I think sometimes a lot people are keen to get involved, but actually don’t know where to start. What advice can you give someone one how to find out about upcoming events, bands etc. in the more ‘underground’ music world?

Back when I started booking shows, there was a need to create that market. I was playing in a small unknown punk band and we needed shows. We knew we would have a really difficult time getting shows with bigger, more prominent bands, so we started booking our own shows with venues, making our own flyers etc. We never had the Facebook and Myspace online outlets and relied on word of mouth, other shows and participating in a scene daily. There was a need to exist in a place we called home, which was created purely, I feel, by knowing what you wanted in life. I, like many other musicians and participants in the scene knew this early on, and because you know this about yourself, you seek out like-minded folk and express your need to contribute and participate. The easiest advice though is this: go to shows and support live music. If it grips you and sparks your absolute interest then stay involved and you’ll soon enough find yourself doing something constructive within that scene/subculture.

Your lyrics seem to hold some substance to them. What would you hope that people get out of listening to your music or watching you live?

It would be nice for people to feel good about life; just a general change of perspective on how good our lives really are. To understand that we are all very fortunate, as fortunate as being able to read and understand the text in this interview or having the means to have found this website. Sounds crazy to some folks, but there are people who literally have nothing. We just want people to feel like they can reach their dreams and be stoked on life and their talents and achievements. Few people see their own worth. That’s the real tragedy in all this, and because of it they stay in shit jobs and live life on the ‘just getting by’ mentality.

You’re touring SA with US band Betrayal closer to the end of this year. Can you tell us more about that?

We’re stoked of course, as any band would be. It’s a great opportunity for us to show the dudes what a beautiful country we have. We met Sean while on tour in USA, so having the guys out here is a real treat indeed. We will be touring alongside Conqueror as well, who have been the talk of town lately so we’re super excited to see how it all plays out. The shows are going through the entire country with fresh stop-offs in new territory like George, so we’re super excited to see how that comes together. Also, the choice of venues for the tour is totally different for hardcore bands, and we’re really trying something new. Hopefully people see this and the shows attract some new faces across the board.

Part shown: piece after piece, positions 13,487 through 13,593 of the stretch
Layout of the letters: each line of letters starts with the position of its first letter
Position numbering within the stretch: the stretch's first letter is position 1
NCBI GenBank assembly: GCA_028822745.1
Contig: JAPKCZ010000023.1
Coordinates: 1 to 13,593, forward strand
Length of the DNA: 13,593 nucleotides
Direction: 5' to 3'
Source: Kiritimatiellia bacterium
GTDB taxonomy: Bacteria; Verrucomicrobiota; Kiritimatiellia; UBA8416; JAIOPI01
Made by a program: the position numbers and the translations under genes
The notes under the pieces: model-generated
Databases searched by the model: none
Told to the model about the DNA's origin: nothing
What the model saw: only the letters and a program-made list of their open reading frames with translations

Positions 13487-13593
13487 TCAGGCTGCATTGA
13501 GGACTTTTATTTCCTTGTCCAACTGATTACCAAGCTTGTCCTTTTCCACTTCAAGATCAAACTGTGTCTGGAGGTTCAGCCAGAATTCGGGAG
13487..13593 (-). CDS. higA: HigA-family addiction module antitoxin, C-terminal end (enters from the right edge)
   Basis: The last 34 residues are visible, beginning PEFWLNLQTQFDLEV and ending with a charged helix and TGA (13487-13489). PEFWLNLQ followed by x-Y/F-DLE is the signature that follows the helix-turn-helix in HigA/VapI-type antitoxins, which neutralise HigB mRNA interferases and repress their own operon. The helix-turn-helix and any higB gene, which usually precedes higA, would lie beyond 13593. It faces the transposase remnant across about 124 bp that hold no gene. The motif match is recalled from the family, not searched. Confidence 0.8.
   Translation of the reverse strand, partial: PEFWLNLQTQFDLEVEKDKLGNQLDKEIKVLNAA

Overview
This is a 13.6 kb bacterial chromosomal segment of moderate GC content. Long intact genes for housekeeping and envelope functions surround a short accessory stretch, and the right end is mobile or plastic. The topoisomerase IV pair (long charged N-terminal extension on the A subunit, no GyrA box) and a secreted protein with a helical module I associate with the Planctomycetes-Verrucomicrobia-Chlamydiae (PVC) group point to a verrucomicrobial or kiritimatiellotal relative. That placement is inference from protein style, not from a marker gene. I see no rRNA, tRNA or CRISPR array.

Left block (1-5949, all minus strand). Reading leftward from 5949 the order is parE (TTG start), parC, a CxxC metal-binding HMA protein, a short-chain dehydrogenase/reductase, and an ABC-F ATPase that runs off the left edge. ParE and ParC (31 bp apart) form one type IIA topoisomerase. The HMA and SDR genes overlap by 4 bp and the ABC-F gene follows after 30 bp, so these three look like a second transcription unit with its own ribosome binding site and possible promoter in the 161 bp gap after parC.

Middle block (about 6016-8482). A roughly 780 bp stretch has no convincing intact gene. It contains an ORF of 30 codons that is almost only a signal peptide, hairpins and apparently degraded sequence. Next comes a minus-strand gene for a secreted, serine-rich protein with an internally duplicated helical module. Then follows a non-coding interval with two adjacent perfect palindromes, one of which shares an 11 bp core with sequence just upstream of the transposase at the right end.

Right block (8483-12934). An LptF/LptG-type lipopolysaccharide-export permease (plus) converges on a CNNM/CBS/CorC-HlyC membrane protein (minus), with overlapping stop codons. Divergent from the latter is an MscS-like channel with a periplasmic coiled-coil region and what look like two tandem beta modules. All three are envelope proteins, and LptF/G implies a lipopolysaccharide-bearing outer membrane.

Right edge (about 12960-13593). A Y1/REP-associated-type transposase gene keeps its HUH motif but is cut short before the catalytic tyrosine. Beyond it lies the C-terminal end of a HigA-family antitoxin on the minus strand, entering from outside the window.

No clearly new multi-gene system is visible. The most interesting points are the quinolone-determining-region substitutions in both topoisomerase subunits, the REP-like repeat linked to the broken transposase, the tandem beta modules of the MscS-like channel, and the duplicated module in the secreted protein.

What does the future hold for TAIB?

Who knows hey. We have plans of touring Europe again, as well as USA in 2014, but we have much to work out before that actually happens. We’re writing a new album at the moment, so our energy is totally focused on that right now.

Any upcoming bands we should look out for?

Hmm… Maybe not upcoming bands so much as albums we found and love; Misery Signals – Absent Light, Shai Hulud – Reach Beyond The Sun, Counterparts – The Difference Between Hell And Home, Mercia – Exile In Ruin. Most of you probably know these bands already, but they released solid albums and these are busting our ears lately.

Any shout outs?

Yeah, we’d like to thank our sponsors at Music Connection, Jagermeister, Handstyle Tattoos and Monster Energy. We’d also like to thank everyone that got involved with the Betrayal tour to help promote it, spread the word/flyers/posters/whatever. To the companies who came on board like MK Ondergrond and Revolution, we appreciate that. Lastly, we’ve recently spent time in a great studio called Watts Productions with the dudio named Clint Watts. Check this guy out and give him your time of day. He’s a great engineer with rad perspective. Look out for the new single.

Truth And Its Burden